The National Cable Telecommunications Association (NCTA) is circulating their talking points on Capitol Hill. Here is ACT’s response to NCTA 2011 ACT Response to NCTA
Recent FCC study on increasing cable rates FCC 2011 Price Survey
Here is the press release issued by Congresswoman Tammy Baldwin (D-WI) and Congressman Steven LaTourette (R-OH) Baldwin and LaTourette Press Release
What Will the CAP Act Do?
The CAP Act has four primary purposes:
- Removes the distinction between “capital” and “operating” PEG support fees.
- Provides PEG funding and channels in states with statewide/state-issued franchising laws
- Requires cable operators to transmit the channels at no charge to the local government
- Requires the FCC to undertake a study on PEG.
1. It removes the distinction between “capital” and “operating” in PEG support fees.
PEG support fees that are collected from subscribers by the cable operators can only be used for “capital and equipment” and not for operational overhead. The CAP Act will eliminate that part of the Telecommunications Act that prevents PEG centers from using PEG support for their operating expenses. Right now, access centers are having to close their doors because even though they receive money for buildings and equipment, they do not have or are losing money for operations. The CAP Act will allow centers to spend the PEG support fees as they see fit to keep the centers open and keep the channels on the air.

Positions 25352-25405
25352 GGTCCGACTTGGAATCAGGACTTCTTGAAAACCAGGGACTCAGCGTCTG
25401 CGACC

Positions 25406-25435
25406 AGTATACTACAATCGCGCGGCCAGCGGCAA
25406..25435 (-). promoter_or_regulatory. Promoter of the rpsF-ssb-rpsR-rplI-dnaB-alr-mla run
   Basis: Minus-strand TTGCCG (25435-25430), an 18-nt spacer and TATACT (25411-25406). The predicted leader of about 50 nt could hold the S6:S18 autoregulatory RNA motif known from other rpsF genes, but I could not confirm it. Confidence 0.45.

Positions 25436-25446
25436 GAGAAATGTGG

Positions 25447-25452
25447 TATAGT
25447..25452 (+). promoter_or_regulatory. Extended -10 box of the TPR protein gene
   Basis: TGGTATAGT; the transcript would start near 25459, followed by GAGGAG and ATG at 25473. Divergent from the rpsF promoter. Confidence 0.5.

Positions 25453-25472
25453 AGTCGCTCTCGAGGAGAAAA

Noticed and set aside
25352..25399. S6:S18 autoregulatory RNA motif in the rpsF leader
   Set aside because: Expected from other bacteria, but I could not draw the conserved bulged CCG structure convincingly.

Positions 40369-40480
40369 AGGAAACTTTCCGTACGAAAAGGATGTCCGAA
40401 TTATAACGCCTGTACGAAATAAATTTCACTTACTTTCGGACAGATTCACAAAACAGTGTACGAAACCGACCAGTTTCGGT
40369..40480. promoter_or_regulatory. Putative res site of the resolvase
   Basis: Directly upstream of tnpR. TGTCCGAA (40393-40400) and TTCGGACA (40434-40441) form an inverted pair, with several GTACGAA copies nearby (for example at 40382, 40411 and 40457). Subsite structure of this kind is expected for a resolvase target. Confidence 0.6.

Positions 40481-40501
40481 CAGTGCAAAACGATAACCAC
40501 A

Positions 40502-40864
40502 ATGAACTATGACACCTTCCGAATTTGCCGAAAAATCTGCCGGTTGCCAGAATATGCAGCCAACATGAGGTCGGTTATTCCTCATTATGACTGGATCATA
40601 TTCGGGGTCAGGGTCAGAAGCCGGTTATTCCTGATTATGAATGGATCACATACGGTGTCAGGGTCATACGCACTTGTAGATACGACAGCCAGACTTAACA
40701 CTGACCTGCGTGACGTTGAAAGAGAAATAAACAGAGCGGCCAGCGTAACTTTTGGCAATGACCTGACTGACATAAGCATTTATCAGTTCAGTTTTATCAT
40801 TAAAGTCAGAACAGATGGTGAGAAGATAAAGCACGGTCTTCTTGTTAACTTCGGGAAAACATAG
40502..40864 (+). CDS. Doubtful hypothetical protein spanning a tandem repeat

2. Provides PEG funding and channels in states with statewide/state-issued franchising laws.
CAP provides that PEG channels will receive the greater of: the historical support it received prior to the damaging statewide/state issued franchising laws that have passed since 2005–OR–the amount that operators are required to pay under the new statewide/state issued franchising laws–OR–2% of gross revenue. It returns the number of channels a community can have to the same number that was being provided as of May 31, 2005 or if a community has no channels, up to 3.
3. Requires cable operators to transmit the channels at no charge to the local government.
Right now, in some states,cable operators are charging local municipalities for the transmission of the channels. These transmission costs range from hundreds to thousands of dollars each year and are a burden to local communities.
4. It requires the FCC to undertake a study on PEG.
The FCC will be required to undertake a study within 180 days of the passage of CAP to analyze the effect of statewide/state issued franchise laws that have passed. It also requires an analysis of the impact of digital conversion on PEG. And it calls for the FCC to make recommendations for changes to the Telecommunications Act to preserve and advance PEG and localism.